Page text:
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For temporary foreign workers, learning on the job

Recent reports show that Canada's labour market is an increasingly difficult puzzle to solve, one where in some areas, educational qualifications don't reflect what employers demand, while in others companies compete over workers.

That competition is not restricted to the highly skilled. For example, in provinces where temporary foreign workers can apply for permanent residence, businesses fear they can lose the investment they've made recruiting and flying the worker to the country – workers can more easily change employers once their residence application is approved. To retain them, companies invest in training programs that can lead to promotions and higher wages.

In the Yukon (unemployment rate 6 per cent), Northern Vision Development, a real estate company, is grappling with just how much employee learning is worth. For almost a year, it has offered on-the-job literacy and language training to the foreign workers staffing its two hotels: the Best Western Gold Rush Inn and the Coast High Country Inn. The majority of the hotel employees are not native English or French speakers and for many, their hotel position is one of two or more jobs they have. Through a program that is partly federally funded, John Robertson, the hotels' manager, and the national literacy organization Frontier College, have brought educators into the workplace. He explained why the company made the investment in education.

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Why did you choose to invest in this program?

Even though there is language training before they come to Canada, the skill levels are not there for what we need. If you're working with a government training group, the training is offered Monday to Friday, 9 to 5. Frontier was willing to develop training around our needs. Yukon has a big ESL program, but everyone has different abilities, and some work two full-time jobs – this way they can do half-hour at the end of their shift, or if someone has an evening cleaning shift they can do it before or after.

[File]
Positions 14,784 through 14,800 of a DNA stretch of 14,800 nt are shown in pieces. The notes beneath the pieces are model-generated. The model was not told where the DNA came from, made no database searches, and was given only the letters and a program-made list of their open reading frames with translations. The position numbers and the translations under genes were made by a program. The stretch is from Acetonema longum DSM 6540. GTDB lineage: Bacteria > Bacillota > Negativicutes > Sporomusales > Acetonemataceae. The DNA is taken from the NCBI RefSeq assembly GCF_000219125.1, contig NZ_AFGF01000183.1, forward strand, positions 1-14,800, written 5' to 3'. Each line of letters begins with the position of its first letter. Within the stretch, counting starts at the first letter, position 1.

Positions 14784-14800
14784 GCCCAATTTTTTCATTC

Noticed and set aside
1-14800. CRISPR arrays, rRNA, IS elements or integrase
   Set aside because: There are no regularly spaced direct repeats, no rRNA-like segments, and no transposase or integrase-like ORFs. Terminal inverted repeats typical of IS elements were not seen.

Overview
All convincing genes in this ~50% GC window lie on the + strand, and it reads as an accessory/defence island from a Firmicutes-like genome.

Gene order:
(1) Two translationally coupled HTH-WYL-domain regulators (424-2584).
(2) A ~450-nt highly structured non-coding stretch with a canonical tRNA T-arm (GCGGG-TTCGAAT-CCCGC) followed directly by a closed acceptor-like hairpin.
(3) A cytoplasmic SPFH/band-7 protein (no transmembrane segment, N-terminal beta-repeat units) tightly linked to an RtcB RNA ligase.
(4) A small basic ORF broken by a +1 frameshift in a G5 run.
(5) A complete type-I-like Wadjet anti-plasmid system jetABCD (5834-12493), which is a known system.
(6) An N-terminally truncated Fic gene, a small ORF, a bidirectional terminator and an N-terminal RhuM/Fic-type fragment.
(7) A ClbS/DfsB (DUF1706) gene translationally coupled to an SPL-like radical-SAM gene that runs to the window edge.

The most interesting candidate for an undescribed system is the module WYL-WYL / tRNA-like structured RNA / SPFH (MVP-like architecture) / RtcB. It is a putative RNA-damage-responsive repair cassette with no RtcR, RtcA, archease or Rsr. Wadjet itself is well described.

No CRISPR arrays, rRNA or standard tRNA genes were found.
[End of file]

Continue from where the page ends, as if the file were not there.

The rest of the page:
How many workers are involved?

Over a third are on a weekly schedule. We want to retain our employees, we want them to stay. There is a cost to continuously bringing in workers. When I first came, our turnover in certain departments like housekeeping was 100 per cent. Now, 50 to 75 per cent [of workers] have been here four years or more and this program will help further. We want to be attractive to foreign workers who've already been here [long enough to qualify for permanent residence.]

How much do you pay?

Housekeeper is $12 an hour, that's above minimum wage [$10.30]. A lot of the positions in the hotel are $12 to $14.

What kind of training has Frontier done with the workers?

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It's around our needs. They work with housekeeping staff on housekeeping inspection reports, for example. Our executive housekeeper is a Filipino immigrant. She started as an employee for housekeeping, her language skills are quite high, and with her, the tutor works on business letter writing skills. Our accountant is German – they work on professional language skills.

Will you run the program again?

It's one of those things that if it was double the cost, would we get the value out of the program? It's more value than the summer student work program. I don't know if we're eligible for funding again. If not, we may do it but with only one person between the two hotels.

This interview has been edited and condensed.

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About the Author
Postsecondary Education Reporter

Simona Chiose covers postsecondary education for The Globe and Mail. She was previously the paper’s Education Editor, coordinating coverage of all aspects of education, from kindergarten to college and university. She has a PhD in political science from the University of Toronto. More


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